Conclusion and Implications: Clients were quite satisfied with the assistive device and services provided, yet many reported barriers to optimal device use and difficulties in accessing follow-up services. There is a need to examine how prosthetic and orthotic devices can be improved further for better comfort and ambulation on uneven ground in low-resource contexts and to address access barriers."

Together towards an inclusive world (series of videos to celebrate CRPD's 10th anniversary)

Australian Disability and Development Consortium
December 2016

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ADDC and ten of its members have produced a series of short videos featuring persons with disability who are, or were, engaged in a disability-inclusive development (DID) project or initiative (in Australia or overseas). In these videos they share their personal stories and how disability inclusive development projects changed their lives, benefitted their communities and contributed to a more inclusive society.

The video series was officially launched during a parliamentary event in Canberra on 30 November 2016 in the presence of some of the persons featuring in the videos and of senior politicians from different Australian political parties.

The event was opened by an address by Senator Concetta Fierravanti-Wells, Minister for International Development and the Pacific. In her speech, she confirmed both the Australian government’s and her personal strong commitment to ensuring that all Australian development programs are disability-inclusive and to championing DID internationally. You will find a transcript of the Minister’s speech here attached.​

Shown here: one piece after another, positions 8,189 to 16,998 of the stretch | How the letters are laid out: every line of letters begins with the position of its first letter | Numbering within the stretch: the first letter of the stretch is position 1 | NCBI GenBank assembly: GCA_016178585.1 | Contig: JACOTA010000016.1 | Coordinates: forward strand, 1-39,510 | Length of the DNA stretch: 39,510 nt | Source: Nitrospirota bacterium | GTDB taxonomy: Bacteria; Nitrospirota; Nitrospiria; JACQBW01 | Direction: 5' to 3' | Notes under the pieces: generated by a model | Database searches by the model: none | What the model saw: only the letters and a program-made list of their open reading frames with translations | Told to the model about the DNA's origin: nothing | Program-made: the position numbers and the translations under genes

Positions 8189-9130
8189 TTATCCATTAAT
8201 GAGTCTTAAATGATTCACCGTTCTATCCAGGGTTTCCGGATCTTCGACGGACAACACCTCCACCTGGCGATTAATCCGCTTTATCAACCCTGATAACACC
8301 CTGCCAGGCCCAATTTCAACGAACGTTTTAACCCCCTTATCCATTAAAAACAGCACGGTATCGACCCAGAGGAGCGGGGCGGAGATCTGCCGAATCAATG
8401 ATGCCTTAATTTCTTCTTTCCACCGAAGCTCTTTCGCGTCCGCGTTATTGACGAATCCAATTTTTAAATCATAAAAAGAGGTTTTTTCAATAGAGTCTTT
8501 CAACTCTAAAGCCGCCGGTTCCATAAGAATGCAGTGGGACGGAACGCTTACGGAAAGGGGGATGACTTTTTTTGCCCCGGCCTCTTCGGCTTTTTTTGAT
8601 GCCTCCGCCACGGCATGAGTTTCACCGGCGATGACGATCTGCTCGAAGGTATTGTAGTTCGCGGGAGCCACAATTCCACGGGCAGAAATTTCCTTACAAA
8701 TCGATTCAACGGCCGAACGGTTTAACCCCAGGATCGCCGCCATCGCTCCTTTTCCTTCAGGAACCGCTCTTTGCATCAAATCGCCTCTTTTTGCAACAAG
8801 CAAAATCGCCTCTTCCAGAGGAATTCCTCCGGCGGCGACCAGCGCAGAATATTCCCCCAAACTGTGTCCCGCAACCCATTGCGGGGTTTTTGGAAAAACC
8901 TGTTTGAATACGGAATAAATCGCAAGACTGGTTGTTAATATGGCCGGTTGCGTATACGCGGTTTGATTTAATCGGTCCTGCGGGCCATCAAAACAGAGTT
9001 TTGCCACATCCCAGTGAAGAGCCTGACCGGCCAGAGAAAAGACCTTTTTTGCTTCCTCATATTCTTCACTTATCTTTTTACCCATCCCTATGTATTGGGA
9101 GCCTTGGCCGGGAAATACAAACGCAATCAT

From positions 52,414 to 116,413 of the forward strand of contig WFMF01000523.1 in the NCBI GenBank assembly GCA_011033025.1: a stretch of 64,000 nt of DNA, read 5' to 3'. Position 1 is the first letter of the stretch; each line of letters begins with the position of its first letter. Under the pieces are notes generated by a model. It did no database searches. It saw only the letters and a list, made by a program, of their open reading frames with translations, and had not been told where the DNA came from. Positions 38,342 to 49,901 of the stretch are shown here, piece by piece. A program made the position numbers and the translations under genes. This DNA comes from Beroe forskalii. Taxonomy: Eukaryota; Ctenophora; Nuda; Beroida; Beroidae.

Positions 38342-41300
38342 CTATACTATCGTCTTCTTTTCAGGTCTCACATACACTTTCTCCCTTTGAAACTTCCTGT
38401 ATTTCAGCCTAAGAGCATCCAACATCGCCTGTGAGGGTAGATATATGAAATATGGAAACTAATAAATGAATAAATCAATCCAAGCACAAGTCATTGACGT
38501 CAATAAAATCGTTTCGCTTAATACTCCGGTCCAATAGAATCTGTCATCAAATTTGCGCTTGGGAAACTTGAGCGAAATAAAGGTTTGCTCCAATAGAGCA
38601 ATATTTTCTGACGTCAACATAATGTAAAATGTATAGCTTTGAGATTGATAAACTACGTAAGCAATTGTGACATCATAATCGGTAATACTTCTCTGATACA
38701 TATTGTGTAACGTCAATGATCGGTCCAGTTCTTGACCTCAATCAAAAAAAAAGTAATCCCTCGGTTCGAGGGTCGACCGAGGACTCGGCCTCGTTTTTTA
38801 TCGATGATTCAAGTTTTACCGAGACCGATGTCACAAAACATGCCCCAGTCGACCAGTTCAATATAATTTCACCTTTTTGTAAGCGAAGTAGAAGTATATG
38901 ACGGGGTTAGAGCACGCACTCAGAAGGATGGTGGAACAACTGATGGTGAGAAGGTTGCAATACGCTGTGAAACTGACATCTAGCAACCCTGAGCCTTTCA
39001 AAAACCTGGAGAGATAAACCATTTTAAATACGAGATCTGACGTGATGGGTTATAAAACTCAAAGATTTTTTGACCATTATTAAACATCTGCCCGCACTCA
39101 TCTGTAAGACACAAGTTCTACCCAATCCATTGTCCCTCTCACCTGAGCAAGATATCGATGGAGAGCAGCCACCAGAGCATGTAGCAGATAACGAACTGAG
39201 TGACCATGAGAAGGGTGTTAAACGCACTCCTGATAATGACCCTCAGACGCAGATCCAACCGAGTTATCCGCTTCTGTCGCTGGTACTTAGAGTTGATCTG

Asia Education Summit on Flexible Learning Strategies for Out-of-School Children

MIYAZAWA Ichiro ,
LEE Hyunjeong
November 2016

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The Asia Education Summit 2016 aimed to share the latest innovations and flexible learning strategies in education and educational systems development for Out Of School Children. Innovations can be considered to be the implemented ideas, actions, products, processes, or organisational methods, which bring about significant improvement and change. UNESCO Bangkok defines flexible learning strategies (FLS) as an umbrella term for a variety of alternative educational programmes targeted at reaching those most marginalised. Thus, this report ultimately aims to highlight and give voice to the unique innovative initiatives and flexible learning strategies shared during the course of this three-day summit. Consequently, each presentation summary in this report is intended to stand alone, while contributing to the collaborative nature and understanding of the innovations and Flexible Learning Srategies for Out of School Children C presented.

World Social Science Report 2016 | Challenging Inequalities: Pathways to a Just World

LEACH Melissa ,
GAVENTA, John,
JUSTINO, Patricia,
DENIS, Mathieu
November 2016

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Inequalities are multi-dimensional, multi-layered and cumulative. The Report makes clear that understanding and acting effectively upon inequalities requires looking beyond income and wealth disparities to capture their political, environmental, social, cultural, spatial, and knowledge features. Untangling such complexity is a challenge we must fully take on – if we are to develop policies and solutions that are feasible and sustainable.

 

The Report also emphasizes that the costs of inequalities are very high and borne by all – not just by the deprived and the excluded, but collectively, by current and future generations, in the form of heightened conflict and instability, economic and fiscal losses, environmental degradation, and political tensions. Reducing inequalities is thus everyone’s concern.